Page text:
A fake, plastic backdrop of the basilica of El Cisne and La Virgen de El Cisne are set up directly outside the actual basilica for tourists to pose in front of and have their picture taken and printed for a few dollars. Thousands of faithful, tourists and opportunists flock to the Andean hamlet of El Cisne every August for the annual celebrations and pilgrimage procession.
El Cisne is a small town in the Ecuadorian Andes mountains and is the home to La Virgen de El Cisne. The Virgin was carved in the 16th century by Diego Robles and is believed to grant miracles to her followers. The church and the Virgin attract tourists and religious devotees all year but during August every year, a pilgrimage of followers accompanies the Virgin for three days to the provincial capital, Loja.
The wooden idol La Virgen de El Cisne is carried in a silver case and surrounded by a procession of police, military and believers during the beginning of the pilgrimage.
Under the watchful eye of her mother, Mercy Medina hot glues curly hair on a plastic doll to make it look like La Virgen de El Cisne. The Medinas have a kiosk outside the basilica where they sell religious items. The surge of people that come to El Cisne in August make it an important time for businesses there. This particular replica will sell for around $400, four times the Medina's average monthly sales at their kiosk.
Vidal Cruz takes a bath in a nearby river during the second day of the pilgrimage of La Virgen de El Cisne in southern Ecuador. Vidal has no legs but still traveled the entire 72 kilometer, three-day pilgrimage, using two wooden blocks to swing his body forward. He has been traveling the pilgrimage for 18 years. "When I am walking on the pilgrimage, I can go all day and it doesn't bother me," Cruz said after the pilgrimage. Cruz regularly received alms from other pilgrims that walk by and admire his tenacity. Cruz is Ecuadorian but lives in Lajas, Colombia with his wife Bertha and despite their small income from running a shop there, traveled from Colombia to El Cisne for the pilgrimage.
Padre Pablo throws holy water on Johnathan Alvara’s taxi to bless it following a mass. Alvara drove 14 hours from coastal town Marabí through the mountains to El Cisne, saw a mass, had his taxi blessed and plans to turn around and drive back immediately. He said his journey was fulfilling a promise he made to the Virgin 12 years ago.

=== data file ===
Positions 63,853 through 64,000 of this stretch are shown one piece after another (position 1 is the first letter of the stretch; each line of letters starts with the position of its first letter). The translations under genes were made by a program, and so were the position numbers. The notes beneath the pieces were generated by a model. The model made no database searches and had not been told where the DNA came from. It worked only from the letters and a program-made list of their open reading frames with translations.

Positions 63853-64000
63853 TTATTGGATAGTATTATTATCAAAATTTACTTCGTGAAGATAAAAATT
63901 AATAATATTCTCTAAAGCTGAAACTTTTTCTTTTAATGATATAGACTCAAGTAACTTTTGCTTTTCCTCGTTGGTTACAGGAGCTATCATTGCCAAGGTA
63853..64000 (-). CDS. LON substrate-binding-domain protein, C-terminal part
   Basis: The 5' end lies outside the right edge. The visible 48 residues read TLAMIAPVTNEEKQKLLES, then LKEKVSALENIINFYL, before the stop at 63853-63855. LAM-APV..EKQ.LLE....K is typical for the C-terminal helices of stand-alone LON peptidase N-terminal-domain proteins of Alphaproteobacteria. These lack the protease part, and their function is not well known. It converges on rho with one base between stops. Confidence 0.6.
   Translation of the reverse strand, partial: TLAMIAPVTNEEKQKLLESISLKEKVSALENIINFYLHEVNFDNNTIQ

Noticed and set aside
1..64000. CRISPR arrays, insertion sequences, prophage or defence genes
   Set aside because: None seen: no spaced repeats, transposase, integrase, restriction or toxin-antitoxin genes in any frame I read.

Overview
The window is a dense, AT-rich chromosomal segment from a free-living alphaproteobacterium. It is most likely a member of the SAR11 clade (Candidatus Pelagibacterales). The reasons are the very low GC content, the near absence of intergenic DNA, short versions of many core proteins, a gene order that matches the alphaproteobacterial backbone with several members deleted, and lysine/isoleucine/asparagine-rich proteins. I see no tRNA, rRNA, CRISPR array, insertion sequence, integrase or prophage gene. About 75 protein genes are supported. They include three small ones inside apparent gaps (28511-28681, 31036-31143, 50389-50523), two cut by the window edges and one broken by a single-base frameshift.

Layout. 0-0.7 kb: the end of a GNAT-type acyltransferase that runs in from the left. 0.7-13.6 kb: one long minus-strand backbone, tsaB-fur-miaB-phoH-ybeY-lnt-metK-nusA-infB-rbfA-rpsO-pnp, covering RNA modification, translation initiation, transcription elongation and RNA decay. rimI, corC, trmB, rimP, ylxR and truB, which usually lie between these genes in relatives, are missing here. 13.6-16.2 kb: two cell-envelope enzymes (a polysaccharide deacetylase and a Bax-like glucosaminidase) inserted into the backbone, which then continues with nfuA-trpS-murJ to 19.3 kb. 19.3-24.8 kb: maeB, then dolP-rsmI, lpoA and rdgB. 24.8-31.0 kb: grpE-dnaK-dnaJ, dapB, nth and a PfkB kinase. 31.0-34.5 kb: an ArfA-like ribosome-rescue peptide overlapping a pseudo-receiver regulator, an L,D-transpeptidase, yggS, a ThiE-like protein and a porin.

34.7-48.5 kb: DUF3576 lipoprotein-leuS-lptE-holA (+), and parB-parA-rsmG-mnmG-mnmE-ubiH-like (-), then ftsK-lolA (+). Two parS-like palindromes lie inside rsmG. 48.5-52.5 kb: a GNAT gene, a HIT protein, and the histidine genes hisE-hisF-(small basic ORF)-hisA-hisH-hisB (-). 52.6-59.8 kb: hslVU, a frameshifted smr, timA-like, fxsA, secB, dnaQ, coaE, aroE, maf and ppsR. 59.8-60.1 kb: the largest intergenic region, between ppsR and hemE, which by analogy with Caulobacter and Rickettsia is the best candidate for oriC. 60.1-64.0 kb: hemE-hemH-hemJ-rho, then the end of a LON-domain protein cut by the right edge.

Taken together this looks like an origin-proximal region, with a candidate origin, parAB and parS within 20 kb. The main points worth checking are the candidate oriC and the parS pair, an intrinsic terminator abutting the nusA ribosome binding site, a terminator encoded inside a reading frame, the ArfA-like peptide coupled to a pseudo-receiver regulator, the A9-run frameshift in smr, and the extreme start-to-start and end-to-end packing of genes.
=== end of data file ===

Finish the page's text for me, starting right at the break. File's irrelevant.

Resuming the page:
A couple rests in the central park of San Pedro de la Bendita after the first day of the pilgrimage of El Cisne. Thousands of people filled the tiny town and any open spot on the ground became a place for people to sleep. Some pilgrims follow the entire procession and endure hardships as an offering to the Virgin and others walk only parts of the pilgrimage.
Kiosks selling religious items fill the courtyard directly outside the church in El Cisne. Business is booming in the days leading up to the annual pilgrimage, when the small town swells with thousands of people who come to see the Virgin.
Each kiosk outside the church in El Cisne offers hundreds of items with the image of La Virgen de El Cisne on them.
An image of La Virgen de El Cisne on the thumbnail of a man selling pictures to tourists.
A man holds up a small trinket with an image of La Virgen de El Cisne on it as priests splash worshippers with holy water. In the final days leading up to the pilgrimage, the small, usually sleepy town of El Cisne, Ecuador surges with thousands of people.
A procession closely follows La Virgen de El Cisne along the highway between San Pedro de la Bendita and Catamayo, Ecuador during the second day of the annual, Catholic pilgrimage in southern Ecuador. Every year thousands of faithful, tourists and business people follow the three-day pilgrimage that traces its roots to before Simón Bolivar.
A tent is set up underneath a religious statue beside the road that leads to El Cisne. Many people come from all over Ecuador to this small town to try and sell all sorts of things along the pilgrimage route to the thousands that flock there each year. Some set up makeshift camps along the road or walk the entire pilgrimage route selling, food, drinks and trinkets, becoming de facto pilgrims.
Since El Cisne fills with thousands of devotees and tourists who come to see La Virgen de El Cisne and the church before the start of the pilgrimage, other groups of business-minded people also come to sell anything they can, from food to photos with Barney.
A sweets vendor outside the church rests for a moment before closing up her shop for the evening. The Virgin and the church attract thousands of people from Ecuador and beyond, effectively providing a source of economic opportunity for residents of the small town.
At the end of the day in the basilica of La Virgen de El Cisne, young workers scrape the wax off of the church floor with steel pads. The church has a candle factory in El Cisne and recycles the wax to make new candles, which it sells to parishioners.
Fireworks displays called castillos (castles) and vacas locas (crazy cows) entertain the crowds every night outside the basilica of El Cisne. The expensive demonstrations are paid for by donors and considered offerings to the Virgin.
The church towers over the ramshackle, brick homes of El Cisne's residents. High in the mountains, the church, the Virgin and the visitors that come to see them are the lifeblood of this small town.
Praying during a mass inside the church that houses La Virgen de El Cisne.